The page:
So Valentine’s day, eh? Four years ago I was reflecting on this day on my old blog, and the topic is still as divisive as ever. Some people love it, some despise it, and others couldn’t give a devil’s umbrella. The question I had this time, though, is – and it’s a genuine question – what is the generic men’s gift on Valentine’s day? We all know chocolate and flowers are the generic purchase on the holiday of love, but I don’t think many men would expect or even appreciate this gift – at least, not outwardly. So what do we buy them? Cheese? Beer? WD40?
Seems a bit odd, but there are a million (boring) reasons about why we have ended up where we are with this particular holiday – what is masculinity and why can’t men receive flowers; what does it mean to be successful/loved and how people need to prove that on facebook; how capitalism has shaped the way we view many holidays; how capitalism has shaped the way we view ourselves… it could go on forever. I don’t have the energy to launch into a discussion about these theories, but what I do like to wonder is that maybe the original meaning wasn’t very clear in the first place and therefore what you do with Valentine’s day is completely open to interpretation. Such is the way with so many elements of life – you don’t have to be a slave to the way you think you should be! And anyway, the cause of where we are now with this particular holiday is layers of mythology, misunderstandings of events and much story-telling (in other words, history). So why only buy into one version of the story? This is where I’m at in my life – with these kinds of (boring) thoughts.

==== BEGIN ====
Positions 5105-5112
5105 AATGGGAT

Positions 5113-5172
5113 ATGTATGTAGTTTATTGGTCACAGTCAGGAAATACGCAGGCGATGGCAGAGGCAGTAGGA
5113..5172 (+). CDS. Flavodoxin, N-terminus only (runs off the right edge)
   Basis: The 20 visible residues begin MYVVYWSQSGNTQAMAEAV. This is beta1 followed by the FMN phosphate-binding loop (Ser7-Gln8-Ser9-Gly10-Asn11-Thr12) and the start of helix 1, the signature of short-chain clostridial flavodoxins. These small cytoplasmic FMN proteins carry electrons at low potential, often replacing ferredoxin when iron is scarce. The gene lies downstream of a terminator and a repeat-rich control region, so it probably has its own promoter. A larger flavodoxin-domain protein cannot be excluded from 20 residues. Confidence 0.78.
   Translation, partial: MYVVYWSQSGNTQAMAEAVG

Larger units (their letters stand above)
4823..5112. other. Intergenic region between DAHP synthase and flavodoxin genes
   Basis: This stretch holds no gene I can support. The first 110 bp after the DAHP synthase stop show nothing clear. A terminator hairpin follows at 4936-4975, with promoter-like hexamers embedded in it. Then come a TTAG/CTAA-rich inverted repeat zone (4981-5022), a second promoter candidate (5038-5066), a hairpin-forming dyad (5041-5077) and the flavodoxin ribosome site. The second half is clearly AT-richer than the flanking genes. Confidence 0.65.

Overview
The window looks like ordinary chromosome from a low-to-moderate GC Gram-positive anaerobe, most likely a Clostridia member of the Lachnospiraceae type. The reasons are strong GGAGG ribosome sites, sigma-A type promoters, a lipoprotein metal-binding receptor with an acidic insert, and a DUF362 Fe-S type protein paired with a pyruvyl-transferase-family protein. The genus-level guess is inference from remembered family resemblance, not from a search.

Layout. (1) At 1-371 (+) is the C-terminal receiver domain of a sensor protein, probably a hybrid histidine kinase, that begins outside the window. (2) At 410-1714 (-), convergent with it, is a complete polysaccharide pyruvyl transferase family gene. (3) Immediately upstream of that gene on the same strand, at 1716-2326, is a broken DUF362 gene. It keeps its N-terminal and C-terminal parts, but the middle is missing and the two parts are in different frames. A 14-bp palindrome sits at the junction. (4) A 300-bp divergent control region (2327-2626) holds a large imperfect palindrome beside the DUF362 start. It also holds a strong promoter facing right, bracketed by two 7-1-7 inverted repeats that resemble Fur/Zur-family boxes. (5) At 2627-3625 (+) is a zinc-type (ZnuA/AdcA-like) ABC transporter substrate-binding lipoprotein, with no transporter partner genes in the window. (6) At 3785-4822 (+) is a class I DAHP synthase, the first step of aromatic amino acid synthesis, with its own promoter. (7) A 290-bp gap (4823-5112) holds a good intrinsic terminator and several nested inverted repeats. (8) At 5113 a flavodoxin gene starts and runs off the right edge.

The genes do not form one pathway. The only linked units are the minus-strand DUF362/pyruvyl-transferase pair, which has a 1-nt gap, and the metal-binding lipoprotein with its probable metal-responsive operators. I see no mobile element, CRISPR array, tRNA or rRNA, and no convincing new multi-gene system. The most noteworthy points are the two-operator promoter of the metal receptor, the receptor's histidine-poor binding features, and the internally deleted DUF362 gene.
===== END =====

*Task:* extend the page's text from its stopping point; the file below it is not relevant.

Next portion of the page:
I’m sure you’re wondering what I did this year – was I a hater, popping heart balloons wherever I saw them? Was I showered with gifts from my partner in crime? Did I hatch ambitious plans in my secret lair to take down the meaning of this Mister Valentine? Well, no, as much as it pains me to admit that I don’t have a lair, my long-suffering partner in crime and I went for a walk around the arboretum and looked at some cool trees, and then we had a coffee at the cafe. It was excellent.
It’s difficult to avoid those pangs of envy, though, when I see men everywhere carrying bunches of flowers. I’m secretly a sucker for romance, or, at least, the romanticised idea of romance – which, as we all know, doesn’t actually exist. So, although walking and looking at trees in February in England isn’t the most exotic or exciting or passionate thing to be doing, it makes us happy and who gives a shit what any one else thinks! Besides, I can always buy myself flowers.